I have pop my #RightsCon cherry
This year I’ve pop my #RightsCon cherry. In my 2nd year with Sinar Project, I received an opportunity to attend the conference hosted by Access Now for the first time in the city of Brussels, the capital of Belgium. However, I did not came to the conference as a participant only, I came as Youth4Rights facilitator and a session moderator. Thanks to the Access Now for giving me this opportunity to gain experiences in an international event. On that account, I took as many chances I can get to absorb #RightsCon environment. Here are few things that I have learned from #RightsCon:
1. Youth For Rights 2017
Facilitating a pre-event is the new challenge role that I have taken up, by heart. It’s a good thing that FabRiders shared many useful toolkits online which allows me to learn on my own pace (thank you, Dirk!). This year, the first Youth For Rights event kick off on 28th March 2017 as a satellite event of #RightsCon at Bussels, Belgium.
What is Youth For Rights? It is an initiative to provide learning workshops for youth, to educate and engage with them in policy and advocacy discussions about digital rights. It is an enabling and participatory platform for knowledge and skills sharing among keynote speakers, organisers and participants.
Since, #RightsCon 2017 was held at Brussels in the region of Europe, target group for youths was focusing on european youths. Fortunately, we received an encouraging amount of applicants and this led to 20 participants who then joined us for the satellite event. There were 5 sessions introduced to complement #RightsCon themes for this year.
- Data Protection & Privacy
- Content: An overview of the rights to data protection and privacy and how countries approach each differently
- Speaker: Drew Mitnick
- Network Discrimination, Connectivity & Governance
- Content: Net Neutrality and Zero Rating – Cases and examples from EU, India and Lat Am
- Speaker: Estelle Masse
- Human Rights, Trade & Business
- Content: Basic framework for understanding the topic area to allow participants engage at RightsCon.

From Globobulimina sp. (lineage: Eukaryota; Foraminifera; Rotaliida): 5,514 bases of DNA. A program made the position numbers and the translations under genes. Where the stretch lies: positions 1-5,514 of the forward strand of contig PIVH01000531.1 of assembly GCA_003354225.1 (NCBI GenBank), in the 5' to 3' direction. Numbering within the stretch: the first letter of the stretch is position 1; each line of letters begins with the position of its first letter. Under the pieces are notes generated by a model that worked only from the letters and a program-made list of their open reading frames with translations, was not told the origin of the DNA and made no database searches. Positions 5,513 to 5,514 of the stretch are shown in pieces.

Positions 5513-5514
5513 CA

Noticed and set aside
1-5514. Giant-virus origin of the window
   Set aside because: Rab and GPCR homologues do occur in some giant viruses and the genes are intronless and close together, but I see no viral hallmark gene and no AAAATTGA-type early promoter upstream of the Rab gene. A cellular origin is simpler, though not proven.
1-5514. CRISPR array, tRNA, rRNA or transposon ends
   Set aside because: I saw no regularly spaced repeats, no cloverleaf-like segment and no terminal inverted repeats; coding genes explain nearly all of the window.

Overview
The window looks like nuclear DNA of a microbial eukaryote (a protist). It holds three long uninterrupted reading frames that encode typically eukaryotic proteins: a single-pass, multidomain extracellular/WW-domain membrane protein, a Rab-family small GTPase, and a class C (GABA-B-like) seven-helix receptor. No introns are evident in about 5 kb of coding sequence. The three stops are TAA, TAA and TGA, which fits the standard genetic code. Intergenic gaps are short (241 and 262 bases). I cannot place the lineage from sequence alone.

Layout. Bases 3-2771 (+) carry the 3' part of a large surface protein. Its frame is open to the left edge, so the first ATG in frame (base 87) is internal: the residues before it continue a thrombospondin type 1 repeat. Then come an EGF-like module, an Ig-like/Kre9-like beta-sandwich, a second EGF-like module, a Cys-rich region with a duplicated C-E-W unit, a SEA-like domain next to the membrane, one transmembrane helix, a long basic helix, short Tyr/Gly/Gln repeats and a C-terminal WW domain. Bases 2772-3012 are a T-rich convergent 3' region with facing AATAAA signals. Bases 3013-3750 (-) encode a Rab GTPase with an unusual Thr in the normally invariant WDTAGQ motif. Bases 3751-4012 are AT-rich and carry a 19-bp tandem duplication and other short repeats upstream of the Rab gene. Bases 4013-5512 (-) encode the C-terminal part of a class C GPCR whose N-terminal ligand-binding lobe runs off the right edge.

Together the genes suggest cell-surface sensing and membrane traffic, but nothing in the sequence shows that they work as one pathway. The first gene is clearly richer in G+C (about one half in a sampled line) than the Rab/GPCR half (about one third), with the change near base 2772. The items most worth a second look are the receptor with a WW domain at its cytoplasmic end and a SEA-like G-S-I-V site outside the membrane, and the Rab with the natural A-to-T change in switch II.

- Speaker: Peter Micek
- Freedom of Expression
- Content: #KeepItOn – the global campaign to fight internet shutdowns. What we know and what we need to know.
- Speaker: Deji Olukotun
- Advocacy – Capacity Building & Representing Youth Voice
- Content: What is strategic Advocacy? Introducing the strategic advocacy canvas, refining problem statement, mapping the key processes & forums; SMART objectives.
- Speaker: Charles Bradley
After we’re done with all sessions, we head over to the European parliament to attend the MEP Marietje Schaake‘s ‘Tech and Foreign Policy: Bridging the Gap‘ event. To conclude the satellite event, we regroup all participants to brief them about Access Now Digital Security Helpline.
2. Access to Rights Online: Digital Gap for Disenfranchised and Marginalized Communities
Another new challenge role is being a session moderator. For this conference, a session about Access to Rights Online was proposed to explore and discuss digital gap for disenfranchised and marginalised communities. This session was categorized under Programe Track 07: Empowering At-Risk Communities. Points shared among panels revolve around insights and challenges around the 5 themes of Web Foundation’s Women’s Rights Online Digital-Gender Gap toolkit but extend it to other marginalized communities. Expected outcomes of the session are as follows:
- Highlight wider range of digital rights issues affecting marginalized communities within framework of Web Foundation’s Gender Gap Toolkit
- Extension of Gender Gap Toolkit points to incorporate issues of other marginalized communities
- Disenfranchised Community Online Rights Gap surveys and reports
Unfortunately, luck was not on our side because the duration of this session was scheduled to be just in 1 hour and moved on the last day of the conference, few minutes before the Closing Ceremony. Since time was of utmost importance for #RightsCon, I had to make sure the session started and ended on schedule. Therefore, I decided to change the panel format of the session to allow more engagement between participants and speakers. Maybe next time, in future, this session should be in a workshop format instead of panel format, to have more time of engagement and interaction among participants, and hopefully schedule it on the 1st or 2nd day of a conference.
3. Live Notes Sharing
Of course, I did not leave the conference with empty handed! Why should I? Following are some live notes that I managed record and document from some sessions that I’ve attended:
- Best Practices for Building and Maintaining Threat and Information Sharing Communities
- Evolving Digital Threats and the Challenges to Current Response Mechanisms: Finding Common Ground Between Civil Society and Private Sector
- Funding for Digital Rights Organizations
That’s all I can share for now of my experiences that I have gained from my first #RightsCon. Again, I thank to all the #RightsCon and #Youth4Rights organisers for providing me this opportunity of exposure. Until then, to anyone who we have met during the conference, let’s keep in touch!